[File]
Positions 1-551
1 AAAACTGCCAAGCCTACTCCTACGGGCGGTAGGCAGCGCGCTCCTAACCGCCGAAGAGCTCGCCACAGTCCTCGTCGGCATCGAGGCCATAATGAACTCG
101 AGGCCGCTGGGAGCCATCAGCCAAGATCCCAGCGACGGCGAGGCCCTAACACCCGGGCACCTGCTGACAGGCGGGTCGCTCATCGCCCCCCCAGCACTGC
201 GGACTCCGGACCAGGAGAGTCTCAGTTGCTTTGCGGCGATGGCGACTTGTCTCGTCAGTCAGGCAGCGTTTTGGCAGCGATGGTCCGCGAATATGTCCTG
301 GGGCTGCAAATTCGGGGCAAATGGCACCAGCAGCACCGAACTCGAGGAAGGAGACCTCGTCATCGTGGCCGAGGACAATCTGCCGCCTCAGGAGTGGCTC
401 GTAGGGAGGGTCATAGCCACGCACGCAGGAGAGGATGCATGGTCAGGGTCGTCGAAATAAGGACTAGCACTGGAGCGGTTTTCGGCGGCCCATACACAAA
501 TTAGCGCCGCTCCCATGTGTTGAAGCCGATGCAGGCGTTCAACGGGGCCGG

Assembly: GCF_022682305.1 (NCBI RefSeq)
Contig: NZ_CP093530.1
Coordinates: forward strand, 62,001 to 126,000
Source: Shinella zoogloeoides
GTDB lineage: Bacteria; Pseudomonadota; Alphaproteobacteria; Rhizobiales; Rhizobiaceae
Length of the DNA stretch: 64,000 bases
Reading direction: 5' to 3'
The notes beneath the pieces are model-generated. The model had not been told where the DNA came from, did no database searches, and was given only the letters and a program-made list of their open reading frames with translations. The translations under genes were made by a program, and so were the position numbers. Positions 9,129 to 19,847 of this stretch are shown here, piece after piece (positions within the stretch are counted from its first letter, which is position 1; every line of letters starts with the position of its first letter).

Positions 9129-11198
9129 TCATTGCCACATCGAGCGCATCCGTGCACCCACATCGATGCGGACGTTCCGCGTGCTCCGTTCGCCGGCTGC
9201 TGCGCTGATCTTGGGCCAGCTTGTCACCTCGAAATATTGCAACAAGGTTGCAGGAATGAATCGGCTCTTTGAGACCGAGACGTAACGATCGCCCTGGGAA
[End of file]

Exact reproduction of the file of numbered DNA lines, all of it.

Positions 1-551
1 AAAACTGCCAAGCCTACTCCTACGGGCGGTAGGCAGCGCGCTCCTAACCGCCGAAGAGCTCGCCACAGTCCTCGTCGGCATCGAGGCCATAATGAACTCG
101 AGGCCGCTGGGAGCCATCAGCCAAGATCCCAGCGACGGCGAGGCCCTAACACCCGGGCACCTGCTGACAGGCGGGTCGCTCATCGCCCCCCCAGCACTGC
201 GGACTCCGGACCAGGAGAGTCTCAGTTGCTTTGCGGCGATGGCGACTTGTCTCGTCAGTCAGGCAGCGTTTTGGCAGCGATGGTCCGCGAATATGTCCTG
301 GGGCTGCAAATTCGGGGCAAATGGCACCAGCAGCACCGAACTCGAGGAAGGAGACCTCGTCATCGTGGCCGAGGACAATCTGCCGCCTCAGGAGTGGCTC
401 GTAGGGAGGGTCATAGCCACGCACGCAGGAGAGGATGCATGGTCAGGGTCGTCGAAATAAGGACTAGCACTGGAGCGGTTTTCGGCGGCCCATACACAAA
501 TTAGCGCCGCTCCCATGTGTTGAAGCCGATGCAGGCGTTCAACGGGGCCGG

Assembly: GCF_022682305.1 (NCBI RefSeq)
Contig: NZ_CP093530.1
Coordinates: forward strand, 62,001 to 126,000
Source: Shinella zoogloeoides
GTDB lineage: Bacteria; Pseudomonadota; Alphaproteobacteria; Rhizobiales; Rhizobiaceae
Length of the DNA stretch: 64,000 bases
Reading direction: 5' to 3'
The notes beneath the pieces are model-generated. The model had not been told where the DNA came from, did no database searches, and was given only the letters and a program-made list of their open reading frames with translations. The translations under genes were made by a program, and so were the position numbers. Positions 9,129 to 19,847 of this stretch are shown here, piece after piece (positions within the stretch are counted from its first letter, which is position 1; every line of letters starts with the position of its first letter).

Positions 9129-11198
9129 TCATTGCCACATCGAGCGCATCCGTGCACCCACATCGATGCGGACGTTCCGCGTGCTCCGTTCGCCGGCTGC
9201 TGCGCTGATCTTGGGCCAGCTTGTCACCTCGAAATATTGCAACAAGGTTGCAGGAATGAATCGGCTCTTTGAGACCGAGACGTAACGATCGCCCTGGGAA